Update, October, 2000
John answers some questions from a new member of the discussion group:
>1) Was there any difference in your general reaction to the mixed drugs asopposed to the BCG alone? On webcafe you mentioned that after the first round you were more tired, and had minor headaches and a ringing in your ears. Did anything else happen in subsequent rounds of treatment? Could you take any medication, such as tylenol or tylenol plus codeine if the pain was severe?<
I never had very much trouble with BCG and was also feeling almost normal the next day after the BCG + IntronA instillations. Dr. O’Donnell did the first treatment with 1/3BCG and then dropped it down to 1/10 BCG for the remaining treatments.
>2) With BCG alone I generally missed from work just the day of treatment and was then able to resume normal activities. Was this true for you with the mixed drugs?<
>3) You mention the expense involved, with 6 weeks running $7200 – $10,000. I presume most of that is the interferon because from what I’ve seen the BCG alone is only a few hundred dollars. If you have medical insurance, were they willing to cover it? My sense is that the treatment is considered experimental.<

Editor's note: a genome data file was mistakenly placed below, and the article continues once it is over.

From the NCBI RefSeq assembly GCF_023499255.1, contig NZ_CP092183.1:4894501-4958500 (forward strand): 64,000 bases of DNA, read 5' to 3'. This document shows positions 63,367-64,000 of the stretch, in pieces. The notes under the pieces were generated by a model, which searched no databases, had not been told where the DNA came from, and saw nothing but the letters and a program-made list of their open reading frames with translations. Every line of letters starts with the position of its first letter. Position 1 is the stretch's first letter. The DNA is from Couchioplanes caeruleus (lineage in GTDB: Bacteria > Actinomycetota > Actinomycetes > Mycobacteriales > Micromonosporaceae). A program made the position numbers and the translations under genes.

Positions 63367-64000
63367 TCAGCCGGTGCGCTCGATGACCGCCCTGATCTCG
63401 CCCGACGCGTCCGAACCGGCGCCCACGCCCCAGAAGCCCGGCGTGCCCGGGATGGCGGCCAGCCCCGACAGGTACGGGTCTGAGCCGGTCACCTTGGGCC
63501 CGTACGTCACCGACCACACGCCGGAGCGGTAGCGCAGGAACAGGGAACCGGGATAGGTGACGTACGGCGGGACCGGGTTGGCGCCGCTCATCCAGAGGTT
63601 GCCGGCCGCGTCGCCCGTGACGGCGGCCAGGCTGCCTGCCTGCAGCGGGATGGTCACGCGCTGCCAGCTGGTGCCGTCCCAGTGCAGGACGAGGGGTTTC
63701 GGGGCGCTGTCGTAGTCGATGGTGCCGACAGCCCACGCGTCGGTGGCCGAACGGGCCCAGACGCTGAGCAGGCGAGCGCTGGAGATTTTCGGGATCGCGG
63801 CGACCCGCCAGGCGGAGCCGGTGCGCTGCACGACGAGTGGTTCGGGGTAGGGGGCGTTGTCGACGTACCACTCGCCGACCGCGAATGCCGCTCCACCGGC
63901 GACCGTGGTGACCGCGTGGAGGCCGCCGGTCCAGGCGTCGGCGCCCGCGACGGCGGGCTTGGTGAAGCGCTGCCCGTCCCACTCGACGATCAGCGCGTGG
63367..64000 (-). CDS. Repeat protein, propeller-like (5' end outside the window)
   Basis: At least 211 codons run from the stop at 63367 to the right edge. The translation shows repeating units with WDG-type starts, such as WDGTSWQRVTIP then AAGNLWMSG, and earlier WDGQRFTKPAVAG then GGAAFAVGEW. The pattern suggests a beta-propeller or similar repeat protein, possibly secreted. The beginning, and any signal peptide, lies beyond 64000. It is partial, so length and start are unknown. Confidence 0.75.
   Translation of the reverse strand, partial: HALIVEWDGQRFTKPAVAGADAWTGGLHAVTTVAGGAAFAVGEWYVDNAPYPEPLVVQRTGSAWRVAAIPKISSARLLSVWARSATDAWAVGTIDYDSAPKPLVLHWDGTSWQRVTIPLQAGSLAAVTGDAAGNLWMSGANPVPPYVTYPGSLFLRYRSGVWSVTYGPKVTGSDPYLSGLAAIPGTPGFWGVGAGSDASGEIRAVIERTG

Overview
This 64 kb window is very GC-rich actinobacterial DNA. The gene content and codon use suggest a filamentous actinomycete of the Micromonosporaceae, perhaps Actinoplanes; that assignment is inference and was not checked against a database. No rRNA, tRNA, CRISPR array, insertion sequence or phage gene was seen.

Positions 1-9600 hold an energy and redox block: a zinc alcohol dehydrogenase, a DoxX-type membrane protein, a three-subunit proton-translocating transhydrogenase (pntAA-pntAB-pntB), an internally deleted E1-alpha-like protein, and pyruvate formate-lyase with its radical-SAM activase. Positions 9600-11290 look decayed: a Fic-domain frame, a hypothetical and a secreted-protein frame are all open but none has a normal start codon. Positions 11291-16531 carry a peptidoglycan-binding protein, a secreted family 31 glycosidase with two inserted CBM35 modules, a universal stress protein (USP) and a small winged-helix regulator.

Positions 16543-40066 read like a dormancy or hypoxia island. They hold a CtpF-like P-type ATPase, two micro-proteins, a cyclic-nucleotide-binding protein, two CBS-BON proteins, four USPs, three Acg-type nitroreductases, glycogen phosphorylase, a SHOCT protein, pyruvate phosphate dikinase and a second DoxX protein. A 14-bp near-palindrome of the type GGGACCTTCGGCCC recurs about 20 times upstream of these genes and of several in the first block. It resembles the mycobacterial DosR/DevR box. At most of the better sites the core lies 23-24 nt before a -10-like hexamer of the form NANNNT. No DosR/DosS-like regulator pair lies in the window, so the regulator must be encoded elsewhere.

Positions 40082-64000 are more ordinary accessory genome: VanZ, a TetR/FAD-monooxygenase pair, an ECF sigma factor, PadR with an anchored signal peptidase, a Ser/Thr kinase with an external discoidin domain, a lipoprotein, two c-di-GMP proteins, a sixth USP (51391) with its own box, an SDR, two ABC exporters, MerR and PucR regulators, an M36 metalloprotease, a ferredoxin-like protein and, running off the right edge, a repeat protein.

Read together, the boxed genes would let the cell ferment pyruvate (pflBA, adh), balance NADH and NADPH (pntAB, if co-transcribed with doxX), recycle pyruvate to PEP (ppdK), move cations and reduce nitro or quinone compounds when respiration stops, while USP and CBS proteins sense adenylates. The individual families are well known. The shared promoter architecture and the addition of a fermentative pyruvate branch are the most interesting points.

The Intron A is the expensive drug. At first the insurance didn’t want to
cover the treatments. My Dr. wrote a letter to them explaining that if they
didn’t approve the next step was going to be a verya very expensive
operation. They agreed to and did cover it.
>4) For your last treatment, with Dr. O’Donnell, you mention treatment of
your entire urinary system, with the solution dripped into the kidneys. Is this Dr. O’Donnell’s current recommendation for treatment, or was there
something unusual about your case that led him to try this?<
After the initial BCG + Intron A treatments my biopsy was negative (good) but my cytology was positive. Dr. O’Donnell suspected that either the ureters or the kidneys had picked up the bladder cancer. He treated the kidneys and ureters by inserting a tube in the ureter (to defeat the one-way valve) and slowly dripped BCG + IntronA into the kidneys, let it drip down through the ureters and into the bladder. That treatment was harder on me because I had to be put to sleep each time and the kidneys seemed to revolt some. I felt bad the day of the treatment but was able to fly home the next day and generally felt better the following day. The treatment cleared up the ureters and Kidneys but the follwing biopsy and cytology showed that the cancer was back in the bladder.
I then had 6 bladder only treatments using 1/10BCG+100million units of
Intron A+ 4 million units of IL-2 (Interluken). These were regular
instillations and I tolerated them well. Unfortunetly, the bladder cancer
is still there.